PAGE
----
Rob Celletti wonders what it will take to keep New York Jets fans happy
It is a funny game they play in the National Football League. Sometimes, the post-game discussion and analysis is even funnier.
This past Sunday, the New York Giants won an important home game against the upstart Buffalo Bills. A 24-24 nailbiter turned on a late red zone interception by the Giants’ Corey Webster, setting up a game-winning field goal for Big Blue.
On Monday morning, the New York media heaped praise upon Tom Coughlin’s team, and rightfully so. The Giants were feeling “Super” (wink, wink) at 4-2 heading into their bye week, and Eli Manning was praised as an elite quarterback, despite not throwing a touchdown pass in the Giants’ victory (and nearly being intercepted to kill the eventual game-winning drive).
On Monday night, at the very same stadium, the New York Jets won a game by 18 points, against a division opponent that always challenges and plays them close. Similarly, this game also turned on a red zone interception, complete with a highlight film 100-yard run-back, the only moment which garnered a significant reaction from the lifeless MetLife Stadium crowd. Darelle Revis’ goal-line interception righted the ship for the Jets, who settled in for an eventually comfortable, if imperfect 24-6 victory.
But if you picked up a newspaper, logged onto a blog, or listened to a sports-talk radio show on Tuesday, you’d have thought the Jets lost. The main talking points hadn’t changed much from what they were when the Jets were mired in a 3-game losing streak: the quarterback was inconsistent, the running game was not explosive, the defense gave up too many yards.
Isn’t winning supposed to be fun?
I am aware that the Buffalo Bills are a much better football team than the Miami Dolphins, who are probably now considering full tank-mode so they can draft Andrew Luck. But my point in comparing the two scenarios is to bring to light just how asinine and absurd some of the post-game analysis of the NFL truly is.
A lot of people made the point on Tuesday that if Revis’ pick-six doesn’t happen, there’s a strong chance the Jets don’t recover from a 10-0 deficit and lose the game. First of all, there’s no way to prove that. Secondly, how does the Giants game turn out if Webster doesn’t make his interception? For that matter, how does any NFL game turn out if key plays don’t happen, or go the other way? That’s what makes them key plays, right?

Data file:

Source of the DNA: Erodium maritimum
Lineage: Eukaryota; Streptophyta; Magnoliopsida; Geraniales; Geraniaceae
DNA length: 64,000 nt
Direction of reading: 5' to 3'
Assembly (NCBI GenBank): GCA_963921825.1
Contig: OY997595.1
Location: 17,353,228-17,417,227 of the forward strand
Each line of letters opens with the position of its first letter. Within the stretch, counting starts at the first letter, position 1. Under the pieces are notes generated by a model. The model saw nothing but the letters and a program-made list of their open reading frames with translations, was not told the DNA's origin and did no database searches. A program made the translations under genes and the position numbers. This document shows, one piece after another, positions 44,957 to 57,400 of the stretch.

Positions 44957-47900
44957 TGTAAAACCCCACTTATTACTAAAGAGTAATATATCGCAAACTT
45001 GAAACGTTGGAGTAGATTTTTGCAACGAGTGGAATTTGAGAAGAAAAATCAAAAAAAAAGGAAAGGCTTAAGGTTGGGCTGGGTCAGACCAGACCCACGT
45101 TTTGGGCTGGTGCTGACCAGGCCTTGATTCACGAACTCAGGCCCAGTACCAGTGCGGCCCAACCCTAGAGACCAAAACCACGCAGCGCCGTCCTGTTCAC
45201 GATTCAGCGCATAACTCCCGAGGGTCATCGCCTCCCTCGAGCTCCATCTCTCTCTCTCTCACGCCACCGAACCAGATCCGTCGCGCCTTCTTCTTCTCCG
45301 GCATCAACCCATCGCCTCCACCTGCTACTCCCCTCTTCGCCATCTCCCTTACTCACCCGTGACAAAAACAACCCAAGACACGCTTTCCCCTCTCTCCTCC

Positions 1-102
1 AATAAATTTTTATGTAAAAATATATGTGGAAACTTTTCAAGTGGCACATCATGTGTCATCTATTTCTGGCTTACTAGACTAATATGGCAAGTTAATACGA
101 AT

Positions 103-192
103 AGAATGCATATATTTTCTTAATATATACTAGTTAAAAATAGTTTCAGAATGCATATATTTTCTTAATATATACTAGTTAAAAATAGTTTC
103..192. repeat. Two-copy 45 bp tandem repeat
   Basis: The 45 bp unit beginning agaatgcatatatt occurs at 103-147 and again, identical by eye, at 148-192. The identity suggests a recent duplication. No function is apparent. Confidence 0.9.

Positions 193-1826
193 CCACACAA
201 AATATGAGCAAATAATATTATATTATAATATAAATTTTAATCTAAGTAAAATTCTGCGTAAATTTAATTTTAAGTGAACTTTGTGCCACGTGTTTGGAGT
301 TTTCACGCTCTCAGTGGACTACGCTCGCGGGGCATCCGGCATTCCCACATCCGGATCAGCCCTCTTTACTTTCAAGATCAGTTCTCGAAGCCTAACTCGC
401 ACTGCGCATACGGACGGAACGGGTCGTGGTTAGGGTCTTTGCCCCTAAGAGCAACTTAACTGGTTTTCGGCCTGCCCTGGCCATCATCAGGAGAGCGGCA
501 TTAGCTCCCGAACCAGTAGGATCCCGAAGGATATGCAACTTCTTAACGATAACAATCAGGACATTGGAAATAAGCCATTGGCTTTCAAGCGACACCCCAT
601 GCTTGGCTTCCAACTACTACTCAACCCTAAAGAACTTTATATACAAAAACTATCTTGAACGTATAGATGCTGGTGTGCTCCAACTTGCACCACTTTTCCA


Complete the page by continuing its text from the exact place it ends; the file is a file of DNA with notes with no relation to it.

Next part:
And really, that’s what it is all about in the NFL. The salary cap makes it arguably the most competitive pro sports league in the world. The “any given Sunday” cliche is one that actually holds true, especially in division games, where you always throw records out the window. A lot of NFL games are decided by one or two plays. The Giants were praised for theirs, the Jets were scolded.
Again, I’m under no illusions here. I know the Dolphins are a lost cause, and that the Jets need to play much, much better football, especially at the start of games. I’m not apologizing for what I think is a defense that has some holes personnel-wise and an offense that is being held back by their offensive coordinator. But, the Jets won a game and are right back into their season now. And oh yeah, they won by 18 points, thoroughly dominating their opponent in the second half. People seem to have overlooked that.
Perhaps it’s a product of Rex Ryan’s change in the culture of the team, but it seems as though Jets fans are not satisfied with anything other than a 63-0 victory in any contest. It has gotten a little absurd, quite frankly. And if you think back to last year, the Jets weren’t exactly juggernauts, either, despite all of the good will an 11-5 season and a 2nd straight AFC Championship Game appearance created. They needed 4th quarter comebacks and/or overtime to beat some below-average competition. Their defense looked just as vulnerable last year (at times) as it does this year, especially on third downs and late in games.
People predicting a special season this year from the Jets were probably a bit misguided, which has led to an enormous amount of criticism – some justified, some not – of this .500 team so far. But in the NFL, it often boils down to one or two plays in a close game. The Jets aren’t currently great, but they’re probably not far off either.